Thanks to our circadian rhythms, most people are at their sleepiest not only from 2 to 4 in the morning, but also from 2 to 4 in the afternoon. And that's even before you add colicky babies, late-night emails, and Netflix binges into the mix. No wonder so many of us struggle to get much of anything done after lunch.
As this is a problem that's hardwired into us, people have long ago come up with solutions, like taking a short nap in the afternoon. Science shows even just 20 to 30 minutes of shuteye will have a dramatic effect on your mood and productivity. But despite a mountain of research into the benefits of napping, the rhythm of modern work often makes this sensible solution unworkable.
The next best option for a lot of folks is to pound down some coffee (or alternatively, if you're a bit of a health nut, to try to sneak in some energy-boosting exercise during your lunch break). The healthy option suffers from the same practical challenges as the nap idea, however--and caffeine in the afternoon can mess with your nighttime sleep. Are there no other alternatives?
Actually, quite a few, and Self recently rounded up a massive list of them. Some, like "have a hype session" with someone you love or enjoy a mindless sitcom for a half an hour, sound fun but don't exactly lend themselves to an office environment (though when you're working from home solo, there's no one to stop you). But a few of them just might help you manage to keep your eyes open even during that long afternoon meeting.
1. Take two deep breaths.
Deep breathing is good for you all the time (and can also help you get to sleep at night). But according to the Cleveland Clinic, consciously engaging your diaphragm and slowing your breathing can also resettle and revive you when you're feeling listless after lunch.
"Here are some helpful details on how to do this kind of breathing, along with some handy deep breathing videos you can even follow along with as needed," suggests Self.
2. Read a chapter of fiction.
Again, reading fiction has been shown to have benefits whenever you do it. But there are specific reasons you might want to enjoy a chapter of that new page-turner before getting back to your desk after lunch.
"Disconnecting, focusing on something else, and then re-engaging can pry you out of that state of being stuck or demoralized in dealing with what you're dealing with," Stanford psychiatrist Dave Spiegel tells Self.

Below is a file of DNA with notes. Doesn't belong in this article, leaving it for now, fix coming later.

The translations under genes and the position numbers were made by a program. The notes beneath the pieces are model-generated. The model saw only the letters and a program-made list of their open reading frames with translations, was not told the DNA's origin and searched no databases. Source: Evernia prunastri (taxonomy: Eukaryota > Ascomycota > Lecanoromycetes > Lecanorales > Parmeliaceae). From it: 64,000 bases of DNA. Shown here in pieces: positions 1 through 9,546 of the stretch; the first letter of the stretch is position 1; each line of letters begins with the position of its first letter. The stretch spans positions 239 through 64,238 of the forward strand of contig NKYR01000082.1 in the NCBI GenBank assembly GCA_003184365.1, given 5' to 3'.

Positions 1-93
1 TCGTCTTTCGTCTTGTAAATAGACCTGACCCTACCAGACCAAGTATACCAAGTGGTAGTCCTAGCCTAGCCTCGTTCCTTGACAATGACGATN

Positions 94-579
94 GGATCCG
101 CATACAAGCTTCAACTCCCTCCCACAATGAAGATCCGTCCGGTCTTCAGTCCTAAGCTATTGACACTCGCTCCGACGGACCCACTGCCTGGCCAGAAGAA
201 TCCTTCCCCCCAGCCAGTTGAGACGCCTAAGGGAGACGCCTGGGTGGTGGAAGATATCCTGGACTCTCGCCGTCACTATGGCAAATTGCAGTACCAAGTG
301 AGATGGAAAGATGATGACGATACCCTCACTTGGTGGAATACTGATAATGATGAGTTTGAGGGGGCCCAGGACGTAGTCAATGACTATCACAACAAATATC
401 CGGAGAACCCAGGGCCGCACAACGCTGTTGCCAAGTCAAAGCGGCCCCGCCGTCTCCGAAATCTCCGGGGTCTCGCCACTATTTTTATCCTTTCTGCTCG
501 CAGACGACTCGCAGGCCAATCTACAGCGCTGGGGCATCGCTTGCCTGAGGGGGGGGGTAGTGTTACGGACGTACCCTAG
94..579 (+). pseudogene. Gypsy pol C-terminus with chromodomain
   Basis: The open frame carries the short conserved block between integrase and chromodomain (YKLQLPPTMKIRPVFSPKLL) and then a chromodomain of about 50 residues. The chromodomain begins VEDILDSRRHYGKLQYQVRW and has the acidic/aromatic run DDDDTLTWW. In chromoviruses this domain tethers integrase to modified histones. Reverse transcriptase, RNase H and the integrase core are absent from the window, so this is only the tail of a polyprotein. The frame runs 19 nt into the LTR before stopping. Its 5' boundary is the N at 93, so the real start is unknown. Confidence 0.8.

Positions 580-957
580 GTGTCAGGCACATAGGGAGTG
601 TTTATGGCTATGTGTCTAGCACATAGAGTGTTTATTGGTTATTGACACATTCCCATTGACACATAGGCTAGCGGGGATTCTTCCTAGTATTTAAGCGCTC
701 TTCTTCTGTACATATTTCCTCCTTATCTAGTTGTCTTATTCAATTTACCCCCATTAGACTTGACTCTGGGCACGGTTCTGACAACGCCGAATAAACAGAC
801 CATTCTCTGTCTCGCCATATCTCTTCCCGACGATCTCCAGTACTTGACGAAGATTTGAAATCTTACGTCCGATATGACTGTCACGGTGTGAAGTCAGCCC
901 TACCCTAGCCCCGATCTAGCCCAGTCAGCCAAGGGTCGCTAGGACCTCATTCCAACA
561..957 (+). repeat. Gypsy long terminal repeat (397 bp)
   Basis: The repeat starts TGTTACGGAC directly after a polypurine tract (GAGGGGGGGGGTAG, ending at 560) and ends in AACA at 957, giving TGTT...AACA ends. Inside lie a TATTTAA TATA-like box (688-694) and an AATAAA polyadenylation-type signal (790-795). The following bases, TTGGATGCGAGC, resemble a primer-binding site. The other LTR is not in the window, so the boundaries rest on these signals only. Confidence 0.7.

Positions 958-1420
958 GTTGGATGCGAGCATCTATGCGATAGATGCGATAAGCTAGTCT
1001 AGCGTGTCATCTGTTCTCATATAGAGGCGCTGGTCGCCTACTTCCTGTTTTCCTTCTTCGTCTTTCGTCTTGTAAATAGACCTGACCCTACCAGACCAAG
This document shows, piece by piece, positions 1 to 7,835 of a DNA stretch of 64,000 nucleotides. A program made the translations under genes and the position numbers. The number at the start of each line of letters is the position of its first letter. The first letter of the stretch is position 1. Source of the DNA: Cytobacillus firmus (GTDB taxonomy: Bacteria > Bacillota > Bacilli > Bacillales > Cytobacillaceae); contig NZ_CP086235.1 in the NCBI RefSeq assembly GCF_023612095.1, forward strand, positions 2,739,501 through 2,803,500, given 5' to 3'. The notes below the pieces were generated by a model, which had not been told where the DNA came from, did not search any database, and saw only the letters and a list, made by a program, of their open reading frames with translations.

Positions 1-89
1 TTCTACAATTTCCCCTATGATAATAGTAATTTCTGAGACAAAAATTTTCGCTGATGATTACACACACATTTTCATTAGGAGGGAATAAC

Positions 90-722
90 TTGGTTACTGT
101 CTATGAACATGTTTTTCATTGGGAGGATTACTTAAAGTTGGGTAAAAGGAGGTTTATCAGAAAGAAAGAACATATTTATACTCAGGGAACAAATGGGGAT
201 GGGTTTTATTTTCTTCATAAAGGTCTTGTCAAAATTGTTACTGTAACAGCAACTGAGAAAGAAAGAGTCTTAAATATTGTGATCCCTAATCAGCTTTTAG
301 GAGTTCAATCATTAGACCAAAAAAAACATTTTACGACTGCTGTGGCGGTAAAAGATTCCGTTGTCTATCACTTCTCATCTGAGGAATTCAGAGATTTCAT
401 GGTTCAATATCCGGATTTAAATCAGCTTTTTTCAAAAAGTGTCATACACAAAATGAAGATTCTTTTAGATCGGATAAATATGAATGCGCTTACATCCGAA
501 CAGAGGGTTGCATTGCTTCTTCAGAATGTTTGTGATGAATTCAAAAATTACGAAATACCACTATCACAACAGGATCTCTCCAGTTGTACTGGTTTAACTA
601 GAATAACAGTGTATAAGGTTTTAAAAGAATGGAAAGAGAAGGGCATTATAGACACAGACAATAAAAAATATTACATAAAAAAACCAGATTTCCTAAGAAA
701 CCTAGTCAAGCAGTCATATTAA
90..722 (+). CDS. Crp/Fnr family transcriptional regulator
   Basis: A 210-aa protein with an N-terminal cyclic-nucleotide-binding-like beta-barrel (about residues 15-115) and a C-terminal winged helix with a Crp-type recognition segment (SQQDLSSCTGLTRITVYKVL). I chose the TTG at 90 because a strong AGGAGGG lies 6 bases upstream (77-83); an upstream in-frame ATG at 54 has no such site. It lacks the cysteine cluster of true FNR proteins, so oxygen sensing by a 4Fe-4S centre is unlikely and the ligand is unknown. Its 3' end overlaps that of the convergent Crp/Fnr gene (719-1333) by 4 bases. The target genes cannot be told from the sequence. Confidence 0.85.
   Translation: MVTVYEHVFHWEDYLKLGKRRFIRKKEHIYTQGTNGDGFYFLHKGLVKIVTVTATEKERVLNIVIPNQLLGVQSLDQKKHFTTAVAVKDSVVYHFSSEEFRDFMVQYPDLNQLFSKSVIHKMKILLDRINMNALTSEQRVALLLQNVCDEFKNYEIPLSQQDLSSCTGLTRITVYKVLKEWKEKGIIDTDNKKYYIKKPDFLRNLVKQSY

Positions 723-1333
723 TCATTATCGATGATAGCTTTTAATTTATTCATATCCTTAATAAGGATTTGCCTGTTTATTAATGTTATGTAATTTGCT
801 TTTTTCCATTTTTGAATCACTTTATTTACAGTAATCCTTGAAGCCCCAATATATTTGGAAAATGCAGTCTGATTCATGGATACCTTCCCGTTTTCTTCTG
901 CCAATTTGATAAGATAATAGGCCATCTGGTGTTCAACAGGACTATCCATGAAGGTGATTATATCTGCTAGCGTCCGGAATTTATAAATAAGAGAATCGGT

3. Up your snack game.
A lot of folks snack to get through the afternoon slump. How well that works depends not just on what you eat (that cookie will just make you crash harder when the sugar wears off) but also on how you eat it. Taking the time to prepare yourself a visually appealing, healthy plate can help refocus your mind and body for the rest of the day.
Self offers the example of "Kelly" who treats herself to a simple charcuterie board in the afternoon. "It's way less fancy than it sounds, but it feels more elegant than Cheez-Its straight from the box," she says. "I savor each little stack, and for a moment forget that it's month 16 of WFH during a global pandemic."
4. Take an organization break.
Your space has an outsize impact on your mood. You can use that to your advantage. "Tidying or organizing the physical space around you might feel like a little thing, but it's a way to physically and proactively attend to yourself and care for your space," University of Minnesota psychiatrist Kaz Nelson explains. "Pausing and attending to your immediate space is really saying, 'My time and workspace are worth my attention.'"
5. Create an afternoon transition ritual.
Rituals might seem like hocus-pocus, but modern psychology shows they can radically impact our state of mind nonetheless. You can use that knowledge to beat stress, set yourself up for a more productive workday, or mentally wind down at night. You can also use it to fight back against the post-lunch doldrums.
The content of your ritual is up to you. But whether you decide on a quick meditation break, moment of gratitude, or something else, the key is to be intentional about creating a script that mentally moves you into the right frame of mind to get the most out of your afternoon.
Looking for other ideas? Self has a dozen more to offer here.